Welcome to the YakAngler Workshop. This is a new series of articles and videos I am putting together with tips, tricks, and how-tos centered around kayak fishing. In these articles, I hope to share with you not just how I do things, but why. I’m also looking for your requests and ideas for new episodes. If you have a suggestion, please post it in the YakAngler Workshop Suggestions forum. As with most things in life, there are multiple ways to do things, and I will be presenting one or maybe a few ways to do a project. We will have a forum topic for each episode so everyone can share their thoughts.
YakAttack will be testing the DIY skills of its Facebook Fans! Yes that’s right, YakAttack makers of kayak fishing accessories is holding a contest to see what inventive ways kayak anglers can use their new product dubbed “Sprout”. Winner will get to choose up to $200 in YakAttack kayak fishing accessories! Check out the following release from Luther Cifers owner of YakAttack.
As a member of the Malibu Kayaks Pro Staff, I get the opportunity to travel all over our great state, fishing in numerous kayak fishing tournaments and taking part in demonstration days, and I have noticed one thing that most all kayakers have in common. We love to customize our rides towards the type of fishing we like to do. Whether you stalk the flats in search of tailing redfish or patrol the depths for grouper, you can rig you’re kayak to meet those needs.
A few weeks ago after purchasing two new kayaks for my wife and youngest son I was faced with the dilemma of trying to transport 4 kayaks to a launch and on family vacations. I had several options including buying a trailer or cleaning off a trailer I am storing stuff on and building a kayak trailer out of it.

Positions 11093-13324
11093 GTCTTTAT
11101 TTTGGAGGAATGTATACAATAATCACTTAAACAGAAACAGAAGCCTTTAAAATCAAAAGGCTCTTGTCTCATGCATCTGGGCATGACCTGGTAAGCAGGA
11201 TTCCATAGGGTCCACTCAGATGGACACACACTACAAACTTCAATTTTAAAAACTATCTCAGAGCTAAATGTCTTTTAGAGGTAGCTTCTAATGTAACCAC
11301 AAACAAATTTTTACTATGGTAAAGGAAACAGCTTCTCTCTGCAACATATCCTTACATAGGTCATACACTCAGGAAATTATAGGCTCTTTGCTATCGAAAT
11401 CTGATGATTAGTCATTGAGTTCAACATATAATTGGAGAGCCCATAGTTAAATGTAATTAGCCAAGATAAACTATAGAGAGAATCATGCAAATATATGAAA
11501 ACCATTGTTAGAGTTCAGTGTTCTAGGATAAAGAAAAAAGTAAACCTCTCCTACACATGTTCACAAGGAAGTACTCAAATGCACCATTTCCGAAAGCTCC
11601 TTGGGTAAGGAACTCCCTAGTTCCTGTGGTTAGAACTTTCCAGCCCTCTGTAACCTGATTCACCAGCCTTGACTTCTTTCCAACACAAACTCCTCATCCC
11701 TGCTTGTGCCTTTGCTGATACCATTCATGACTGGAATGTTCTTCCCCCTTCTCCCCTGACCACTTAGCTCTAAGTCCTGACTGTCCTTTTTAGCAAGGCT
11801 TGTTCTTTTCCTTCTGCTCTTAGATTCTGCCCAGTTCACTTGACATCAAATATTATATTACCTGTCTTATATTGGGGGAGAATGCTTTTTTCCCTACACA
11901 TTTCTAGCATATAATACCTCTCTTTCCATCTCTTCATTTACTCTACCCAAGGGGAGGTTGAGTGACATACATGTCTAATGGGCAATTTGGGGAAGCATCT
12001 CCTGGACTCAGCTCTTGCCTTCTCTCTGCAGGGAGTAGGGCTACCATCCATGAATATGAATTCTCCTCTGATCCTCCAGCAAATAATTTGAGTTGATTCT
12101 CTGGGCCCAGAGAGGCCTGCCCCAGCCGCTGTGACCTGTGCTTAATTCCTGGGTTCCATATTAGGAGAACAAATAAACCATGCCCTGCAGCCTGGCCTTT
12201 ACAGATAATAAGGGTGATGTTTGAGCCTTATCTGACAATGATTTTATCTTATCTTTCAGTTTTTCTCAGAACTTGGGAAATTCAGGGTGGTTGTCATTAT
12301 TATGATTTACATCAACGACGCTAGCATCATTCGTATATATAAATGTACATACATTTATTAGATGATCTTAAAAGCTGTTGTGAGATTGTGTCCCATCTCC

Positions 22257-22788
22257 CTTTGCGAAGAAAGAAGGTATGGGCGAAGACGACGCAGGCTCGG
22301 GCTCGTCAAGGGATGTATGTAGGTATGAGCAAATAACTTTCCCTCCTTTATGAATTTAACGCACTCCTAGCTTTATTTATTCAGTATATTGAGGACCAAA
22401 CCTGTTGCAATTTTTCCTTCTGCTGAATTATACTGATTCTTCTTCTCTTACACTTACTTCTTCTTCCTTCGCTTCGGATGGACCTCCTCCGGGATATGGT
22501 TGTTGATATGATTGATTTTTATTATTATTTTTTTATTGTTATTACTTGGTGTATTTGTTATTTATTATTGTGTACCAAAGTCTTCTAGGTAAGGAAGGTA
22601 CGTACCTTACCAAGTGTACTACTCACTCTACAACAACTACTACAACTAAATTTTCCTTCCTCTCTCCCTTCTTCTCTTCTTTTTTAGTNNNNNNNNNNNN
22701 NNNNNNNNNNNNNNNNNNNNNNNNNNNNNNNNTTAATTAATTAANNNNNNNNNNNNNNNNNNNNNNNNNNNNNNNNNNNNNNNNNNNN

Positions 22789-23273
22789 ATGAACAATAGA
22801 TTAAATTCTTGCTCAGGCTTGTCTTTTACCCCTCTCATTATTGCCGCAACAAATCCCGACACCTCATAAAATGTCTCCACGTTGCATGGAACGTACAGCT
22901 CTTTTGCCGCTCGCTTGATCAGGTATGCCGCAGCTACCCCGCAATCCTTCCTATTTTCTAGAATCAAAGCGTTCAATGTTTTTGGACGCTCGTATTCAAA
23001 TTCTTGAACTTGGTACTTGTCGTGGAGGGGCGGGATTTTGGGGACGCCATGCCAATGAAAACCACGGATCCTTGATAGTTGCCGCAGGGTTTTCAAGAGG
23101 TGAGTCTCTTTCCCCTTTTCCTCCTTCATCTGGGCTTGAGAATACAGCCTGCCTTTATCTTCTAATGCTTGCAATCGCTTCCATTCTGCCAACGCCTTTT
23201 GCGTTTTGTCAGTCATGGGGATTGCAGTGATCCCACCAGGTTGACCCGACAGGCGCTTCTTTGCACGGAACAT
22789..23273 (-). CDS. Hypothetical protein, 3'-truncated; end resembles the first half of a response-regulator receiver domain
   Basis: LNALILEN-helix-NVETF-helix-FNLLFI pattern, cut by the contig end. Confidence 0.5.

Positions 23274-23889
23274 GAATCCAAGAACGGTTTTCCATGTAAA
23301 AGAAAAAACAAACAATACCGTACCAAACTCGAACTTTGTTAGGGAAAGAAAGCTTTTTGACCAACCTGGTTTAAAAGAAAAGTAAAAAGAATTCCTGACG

With our upcoming trip to Little Talbot I needed a trailer to carry the 5+ kayaks down to Jacksonville. I checked out several kayak specific trailers but they were all over 1k. A price that is just a little too far out of my reach. There were several utility trailers I saw at Home Depot and Lowes for 6-7 hundred bucks. Still a little more than I wanted to pay.
So you want to pour your own soft plastics, huh? Then this is where you need stay for the duration. So start off lets go over what you will need, (ya, I am jumping right into it so hold on yall)
A big thank you to Wookie6262 and Dorado (Simon Everett) for their informative articles regarding the use and construction of drogues when kayak fishing. Dorado sells drogues from his website (I own one and they are very very good) see www.kayakuk.com/shop. But, if you want to make your own then read on…
In part one I covered the basic construction of my dual purpose kayak dry box/livewell. There were certain features that I wanted to add to my livewell setup. 1. Dual water level to cater to different sized bait 2. Internal aerator pump to minimize noise 3. Dual pump speed 4. Easy pump priming when afloat 5. On/off switch to be easily reachable 6. Quiet overboard draining 7. Alternative power source if required 8. External battery charging point and 9. Ability to drain the tank when afloat.
For a couple of years now I’ve fancied having my own livewell on the kayak. I did have a half hearted attempt a year or so back with an old cool box, though that was deemed a failure in the very early stages. There’s another issue, just how often am I actually going to use the livewell, perhaps a dozen times a year at best I reckon. The last thing that I wanted to construct was something that was just going sit on a shelf in the garage taking up valuable space. However, if I could produce a lightweight box that was suitable for general kayak use as well as the occasional use as a livewell that would be good news.